The Double Edged Sword of Being Goal Oriented

It seems like to be successful these days you need to be “goal-oriented.” I did an experiment in my late 20s around this idea and learned a few things that seem relevant even today. I created a “30 things to do before I’m 30” list out of the idea that a bucket list isn’t as specific since you don’t know how long you have before you kick the bucket. So I figured, I will probably live beyond 30, Lord willing, so why not? Besides, I wanted to ensure I’d have a lot to celebrate on my 30th birthday. Overall, it was a fun experience and I’d do it again (and I may for another milestone birthday) but I did learn some valuable lessons along the way and wanted to share them here. 

Lessons learned: 

  1. Being a goal oriented person, I loved having this list. It was well received by the people in my life who championed it, and sometimes even helped me accomplish some of the goals (thank you!). But there was a shadow side to the list. I created it with the idea that I wanted to celebrate getting older – despite my circumstances. I freely admit that I created the list in hopes of avoiding the sadness of my life not being what I envisioned when I was little. Most children think 30 is old. And I just assumed I’d be a mother, wife and home owner as a 30 year old. I created these goals partly as a distraction from the missing elements in my life. This was the shadow side – I can hide behind goals instead of sitting with the realities before me. The lesson in this for me was this – I need to be grateful for what I have and not focus on what I don’t have. 
  2. Another lesson I learned from having this list involves flexibility in goal setting. I had a few goals that were something that wasn’t actually important to me. I needed to start pursuing the goal to realize I didn’t want it anymore.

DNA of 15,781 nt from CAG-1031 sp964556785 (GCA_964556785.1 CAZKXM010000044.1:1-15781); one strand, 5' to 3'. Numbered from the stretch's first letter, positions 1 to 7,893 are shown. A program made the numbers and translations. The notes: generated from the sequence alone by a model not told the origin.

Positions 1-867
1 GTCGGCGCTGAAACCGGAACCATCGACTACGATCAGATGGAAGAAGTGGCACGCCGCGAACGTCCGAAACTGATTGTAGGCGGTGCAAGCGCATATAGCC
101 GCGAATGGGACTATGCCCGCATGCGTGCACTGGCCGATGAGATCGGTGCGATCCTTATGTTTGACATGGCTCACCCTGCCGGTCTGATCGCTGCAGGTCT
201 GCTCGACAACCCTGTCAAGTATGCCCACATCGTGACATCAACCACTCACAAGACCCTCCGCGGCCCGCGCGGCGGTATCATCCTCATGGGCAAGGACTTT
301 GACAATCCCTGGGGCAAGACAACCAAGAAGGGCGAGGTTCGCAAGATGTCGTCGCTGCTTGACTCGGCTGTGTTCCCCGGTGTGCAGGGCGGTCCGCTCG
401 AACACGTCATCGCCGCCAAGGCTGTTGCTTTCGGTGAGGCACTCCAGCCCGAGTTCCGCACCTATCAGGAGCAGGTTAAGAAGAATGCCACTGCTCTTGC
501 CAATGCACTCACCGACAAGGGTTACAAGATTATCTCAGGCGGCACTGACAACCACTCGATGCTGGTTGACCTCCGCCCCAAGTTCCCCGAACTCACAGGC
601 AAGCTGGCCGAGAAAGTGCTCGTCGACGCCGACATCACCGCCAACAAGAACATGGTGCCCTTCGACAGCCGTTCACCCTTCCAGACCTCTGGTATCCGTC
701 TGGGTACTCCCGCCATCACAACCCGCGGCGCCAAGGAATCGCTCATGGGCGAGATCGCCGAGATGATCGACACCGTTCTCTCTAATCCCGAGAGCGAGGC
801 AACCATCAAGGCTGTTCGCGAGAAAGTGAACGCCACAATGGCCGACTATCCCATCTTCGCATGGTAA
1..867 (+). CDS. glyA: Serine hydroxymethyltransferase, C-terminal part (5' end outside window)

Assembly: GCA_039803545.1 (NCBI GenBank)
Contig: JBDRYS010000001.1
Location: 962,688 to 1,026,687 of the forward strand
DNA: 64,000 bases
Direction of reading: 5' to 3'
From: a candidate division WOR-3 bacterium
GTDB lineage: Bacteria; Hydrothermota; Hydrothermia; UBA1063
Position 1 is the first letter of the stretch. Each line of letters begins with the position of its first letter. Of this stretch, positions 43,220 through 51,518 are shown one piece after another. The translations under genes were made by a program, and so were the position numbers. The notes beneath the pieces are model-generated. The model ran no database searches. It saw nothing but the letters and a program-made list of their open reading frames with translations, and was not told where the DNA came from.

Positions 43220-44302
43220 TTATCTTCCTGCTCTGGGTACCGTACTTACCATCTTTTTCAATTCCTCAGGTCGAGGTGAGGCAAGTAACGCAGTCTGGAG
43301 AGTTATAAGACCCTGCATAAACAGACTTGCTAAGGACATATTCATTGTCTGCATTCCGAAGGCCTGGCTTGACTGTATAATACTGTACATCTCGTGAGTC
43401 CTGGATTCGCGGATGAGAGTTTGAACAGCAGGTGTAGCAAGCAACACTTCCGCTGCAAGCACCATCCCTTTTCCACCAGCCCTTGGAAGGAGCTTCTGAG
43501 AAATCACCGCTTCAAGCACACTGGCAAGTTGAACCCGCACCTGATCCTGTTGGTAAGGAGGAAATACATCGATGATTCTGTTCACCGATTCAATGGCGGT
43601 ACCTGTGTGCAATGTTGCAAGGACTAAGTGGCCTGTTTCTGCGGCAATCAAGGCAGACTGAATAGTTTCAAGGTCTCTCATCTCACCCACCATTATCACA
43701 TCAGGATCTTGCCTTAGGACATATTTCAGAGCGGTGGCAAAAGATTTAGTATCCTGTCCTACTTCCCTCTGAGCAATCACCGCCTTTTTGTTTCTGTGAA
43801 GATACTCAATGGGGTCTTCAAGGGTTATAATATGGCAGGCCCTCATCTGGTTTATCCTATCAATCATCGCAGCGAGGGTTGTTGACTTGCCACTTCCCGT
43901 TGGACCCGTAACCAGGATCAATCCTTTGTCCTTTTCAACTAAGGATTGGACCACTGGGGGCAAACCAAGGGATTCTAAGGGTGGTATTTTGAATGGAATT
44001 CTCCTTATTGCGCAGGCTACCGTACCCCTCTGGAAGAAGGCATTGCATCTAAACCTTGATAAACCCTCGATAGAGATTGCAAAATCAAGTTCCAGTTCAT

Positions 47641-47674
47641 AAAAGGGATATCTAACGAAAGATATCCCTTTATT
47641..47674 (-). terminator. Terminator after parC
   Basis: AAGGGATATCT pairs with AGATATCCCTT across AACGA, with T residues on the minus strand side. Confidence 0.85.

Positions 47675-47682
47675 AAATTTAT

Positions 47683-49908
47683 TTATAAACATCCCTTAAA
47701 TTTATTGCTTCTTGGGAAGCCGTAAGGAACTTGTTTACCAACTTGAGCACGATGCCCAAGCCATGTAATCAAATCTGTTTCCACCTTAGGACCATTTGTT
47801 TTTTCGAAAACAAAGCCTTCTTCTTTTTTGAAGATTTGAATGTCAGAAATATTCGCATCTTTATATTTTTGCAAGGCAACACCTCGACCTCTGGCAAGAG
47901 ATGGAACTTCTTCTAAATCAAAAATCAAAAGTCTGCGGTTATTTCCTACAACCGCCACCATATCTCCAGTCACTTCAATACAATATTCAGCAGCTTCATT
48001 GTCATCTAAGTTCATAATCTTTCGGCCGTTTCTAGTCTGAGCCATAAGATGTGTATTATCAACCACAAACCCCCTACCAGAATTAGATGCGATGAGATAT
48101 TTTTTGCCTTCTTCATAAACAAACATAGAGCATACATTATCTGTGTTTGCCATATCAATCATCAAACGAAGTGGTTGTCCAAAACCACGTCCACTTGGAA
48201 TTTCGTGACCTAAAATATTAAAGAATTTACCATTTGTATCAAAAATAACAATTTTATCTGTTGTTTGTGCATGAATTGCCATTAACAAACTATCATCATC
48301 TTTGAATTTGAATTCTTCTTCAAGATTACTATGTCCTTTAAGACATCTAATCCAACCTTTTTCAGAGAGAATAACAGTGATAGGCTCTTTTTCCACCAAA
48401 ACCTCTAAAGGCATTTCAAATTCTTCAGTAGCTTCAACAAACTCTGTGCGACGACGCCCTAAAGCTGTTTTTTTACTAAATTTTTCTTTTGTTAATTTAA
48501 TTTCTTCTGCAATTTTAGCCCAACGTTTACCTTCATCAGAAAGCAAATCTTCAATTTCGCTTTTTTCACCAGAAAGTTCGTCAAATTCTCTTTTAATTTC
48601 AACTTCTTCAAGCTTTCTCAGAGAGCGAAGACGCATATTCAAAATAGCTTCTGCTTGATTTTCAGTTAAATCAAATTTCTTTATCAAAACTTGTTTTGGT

• For example – I wanted to go to Africa before I was 30 but I wanted to go to help people less fortunate than me. As I tried to understand more about justice, my influence, and how I can be “helpful,” I realized doing a short term mission trip as a white person would be more about me wanting to feel good and not about the people I could help. So I took this off the list as I continued to think about social justice. Going to Africa is still on other lists though.
    • For example – I had  a goal to pursue my Licensed Professional Counselor credential. As I started investigating that decision, it was going to cost me more in time and money that I was willing to invest and when I thought about my career and what I wanted it to involve, I intentionally removed this goal. 

So now, here is the final iteration of the list (in no particular order)

  1.  Advocate for something 
  2. Do a solitude retreat
  3. Get paid to do a workshop
  4. Visit friend in MO
  5. Read 1 book per month 
  6. Find a mentor
  7. Teach a class
  8. Consolidate online presence and organize email 
  9. Sponsor a child with World Vision 
  10. Kiss in the rain 
  11. Fall in love 
  12. Continue to try new things 
  13. Go to a Christian leader conference 
  14. Create a scrapbook of 2016-2017 
  15. Do enough runs to create a Tshirt blanket 
  16. Continue to fight human trafficking 
  17. Live out life motto 
  18. Continue taking classes and learning 
  19. Tour NC wineries 
  20. 20 paint a canvas not copying a picture 
  21. Apply for an international work opportunity 
  22. Be a counselor for missionaries 
  23. Pay off car debt 
  24. Go to an amusement park 
  25. Lose 15 pounds 
  26. Continue blogging 
  27. Get next job in my career
  28. Visit new cities and countries 
  29. Visit friend in CO 
  30. Be a mentor to someone 

Let me know if you want to know about any of these – I’d be glad to talk about them more with you!  A version of this first appeared on Meaning in the Making 

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